App Store Moral Battleground: “South Park” Nixed

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Apple may or may not be thinking about it this way, but the iPhone App Store is fast becoming a moral battleground for the gaming and entertainment industry.

Forget the ESRB, forget the MPAA, the new moral authority developers and studios have to contend with is Apple’s App Store reviewers, and they may be setting the bar pretty high, at least judging from a recently publicized rejection. The app denied, in this case, is a “South Park” one (not the original Imaginationland game, which remains available), which would have brought a range of “South Park” content to the iPhone and iPod touch.

The app had been submitted in October 2008, but kicked around the review process for quite some time, actually being rejected twice until its development team finally decided to stop bashing its head against the wall and let the thing die a peaceful death. Apple’s reason for blocking the app, which provided clips, information, and other media for “South Park” fans to use and view on their phones, was that it was “potentially offensive.” Throwing the “potentially” in there is a nice attempt to evade being painted as arbiters of morality, which is just what I’m doing in this article.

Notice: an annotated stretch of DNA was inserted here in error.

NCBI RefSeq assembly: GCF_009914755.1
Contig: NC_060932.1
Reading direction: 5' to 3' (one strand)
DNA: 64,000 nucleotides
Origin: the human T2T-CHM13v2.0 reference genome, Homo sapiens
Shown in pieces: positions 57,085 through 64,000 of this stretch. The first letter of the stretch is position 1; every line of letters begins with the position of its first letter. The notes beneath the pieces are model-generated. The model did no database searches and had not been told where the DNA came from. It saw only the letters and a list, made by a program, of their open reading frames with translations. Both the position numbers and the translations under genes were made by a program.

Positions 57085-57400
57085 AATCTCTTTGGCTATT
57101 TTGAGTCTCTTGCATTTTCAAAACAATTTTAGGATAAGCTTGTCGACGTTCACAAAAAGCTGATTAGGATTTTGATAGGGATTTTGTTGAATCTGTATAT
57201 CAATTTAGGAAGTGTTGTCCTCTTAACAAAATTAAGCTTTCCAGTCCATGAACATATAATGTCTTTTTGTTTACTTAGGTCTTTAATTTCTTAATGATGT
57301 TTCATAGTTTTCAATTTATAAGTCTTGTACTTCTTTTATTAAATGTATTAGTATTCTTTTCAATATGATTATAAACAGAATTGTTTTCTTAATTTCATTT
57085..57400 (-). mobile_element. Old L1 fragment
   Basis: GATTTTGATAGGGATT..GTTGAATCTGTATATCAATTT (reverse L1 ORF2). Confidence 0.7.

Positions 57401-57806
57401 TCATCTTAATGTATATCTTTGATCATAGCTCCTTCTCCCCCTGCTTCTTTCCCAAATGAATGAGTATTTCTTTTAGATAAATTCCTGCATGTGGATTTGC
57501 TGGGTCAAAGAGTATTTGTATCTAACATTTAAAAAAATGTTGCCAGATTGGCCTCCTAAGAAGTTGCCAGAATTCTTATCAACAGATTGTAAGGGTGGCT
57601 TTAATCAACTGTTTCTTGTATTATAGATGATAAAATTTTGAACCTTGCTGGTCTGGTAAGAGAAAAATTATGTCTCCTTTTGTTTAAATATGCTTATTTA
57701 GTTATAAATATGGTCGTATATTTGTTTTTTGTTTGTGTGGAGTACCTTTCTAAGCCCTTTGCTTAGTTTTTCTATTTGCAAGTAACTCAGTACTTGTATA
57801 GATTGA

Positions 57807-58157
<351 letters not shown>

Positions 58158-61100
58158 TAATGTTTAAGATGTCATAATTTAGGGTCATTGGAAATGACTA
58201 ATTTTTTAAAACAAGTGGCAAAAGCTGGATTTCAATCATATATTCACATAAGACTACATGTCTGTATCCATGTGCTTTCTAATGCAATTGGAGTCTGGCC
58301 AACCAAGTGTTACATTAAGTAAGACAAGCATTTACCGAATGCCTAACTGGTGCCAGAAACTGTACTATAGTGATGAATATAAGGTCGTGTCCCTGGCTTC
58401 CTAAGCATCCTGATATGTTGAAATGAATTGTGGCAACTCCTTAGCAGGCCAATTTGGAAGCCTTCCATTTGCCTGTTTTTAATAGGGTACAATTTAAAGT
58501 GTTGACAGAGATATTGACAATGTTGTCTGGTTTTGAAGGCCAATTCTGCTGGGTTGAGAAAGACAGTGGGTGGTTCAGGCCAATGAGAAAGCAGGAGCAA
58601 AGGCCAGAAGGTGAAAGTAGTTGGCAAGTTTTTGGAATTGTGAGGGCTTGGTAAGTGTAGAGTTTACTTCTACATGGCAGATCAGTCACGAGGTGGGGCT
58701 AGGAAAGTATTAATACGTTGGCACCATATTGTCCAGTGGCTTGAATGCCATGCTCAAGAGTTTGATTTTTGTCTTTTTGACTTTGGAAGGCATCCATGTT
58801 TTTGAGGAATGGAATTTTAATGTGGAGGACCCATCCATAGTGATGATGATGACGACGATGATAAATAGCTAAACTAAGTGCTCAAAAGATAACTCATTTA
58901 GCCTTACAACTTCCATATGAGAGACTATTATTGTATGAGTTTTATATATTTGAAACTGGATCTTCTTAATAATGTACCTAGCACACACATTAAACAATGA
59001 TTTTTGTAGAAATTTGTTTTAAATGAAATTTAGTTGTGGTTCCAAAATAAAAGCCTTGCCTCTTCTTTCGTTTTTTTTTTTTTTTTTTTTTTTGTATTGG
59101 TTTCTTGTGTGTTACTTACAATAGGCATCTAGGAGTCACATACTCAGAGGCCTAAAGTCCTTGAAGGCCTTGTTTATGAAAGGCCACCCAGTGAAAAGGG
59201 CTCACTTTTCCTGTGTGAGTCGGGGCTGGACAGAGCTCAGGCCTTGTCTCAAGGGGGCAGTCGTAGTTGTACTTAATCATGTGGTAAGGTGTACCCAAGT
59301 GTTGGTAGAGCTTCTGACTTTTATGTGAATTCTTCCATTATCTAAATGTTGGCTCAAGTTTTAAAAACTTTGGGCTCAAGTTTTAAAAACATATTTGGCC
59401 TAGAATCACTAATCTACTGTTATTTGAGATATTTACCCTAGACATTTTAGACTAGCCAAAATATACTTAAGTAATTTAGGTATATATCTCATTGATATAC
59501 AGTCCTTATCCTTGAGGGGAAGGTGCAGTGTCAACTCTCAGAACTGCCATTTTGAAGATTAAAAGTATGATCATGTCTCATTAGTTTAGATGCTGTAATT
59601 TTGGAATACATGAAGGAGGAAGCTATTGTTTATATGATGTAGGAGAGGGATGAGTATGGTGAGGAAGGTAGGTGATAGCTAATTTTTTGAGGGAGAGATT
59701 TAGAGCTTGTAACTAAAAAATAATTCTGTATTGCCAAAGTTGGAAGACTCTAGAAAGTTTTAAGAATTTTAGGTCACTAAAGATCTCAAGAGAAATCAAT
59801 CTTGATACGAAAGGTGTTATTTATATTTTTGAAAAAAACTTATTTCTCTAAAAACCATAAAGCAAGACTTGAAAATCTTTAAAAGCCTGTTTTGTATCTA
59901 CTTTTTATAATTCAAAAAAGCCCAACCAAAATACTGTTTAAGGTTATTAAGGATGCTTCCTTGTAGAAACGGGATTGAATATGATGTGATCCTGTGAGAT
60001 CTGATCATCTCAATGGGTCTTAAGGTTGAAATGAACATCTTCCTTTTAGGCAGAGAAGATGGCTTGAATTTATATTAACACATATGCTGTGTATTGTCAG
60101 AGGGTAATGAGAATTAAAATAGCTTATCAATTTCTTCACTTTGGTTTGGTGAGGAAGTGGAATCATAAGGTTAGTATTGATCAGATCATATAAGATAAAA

Macworld UK points out that full seasons of “South Park” are available uncensored from Apple via iTunes as it is, and can therefore be easily transferred to the iPhone, so refusing to offer clips of the same content via an iPhone app seems a little arbitrary. “South Park” developers said that Apple suggested App Store standards would evolve, just as iTunes standards did (explicit lyrics were originally not allowed), but why should it require a separate evolutionary process? It is, after all, an addition to iTunes, not an altogether different beast.

My big problem with this latest rejection is that Apple is beginning to take on the role of industry councils set up for the purpose, made up of members representing a variety of concerns. Because of the success of the App Store, and since they are able to set the terms of access for developers, they are becoming a private company with the authority of a regulatory board, and as such have undue influence over what does and doesn’t get made. Hopefully the advent of mobile app stores from so many other carriers will force the establishment of some kind of standards governing software in this space, so that Apple can’t keep single-handedly setting the industry tone.

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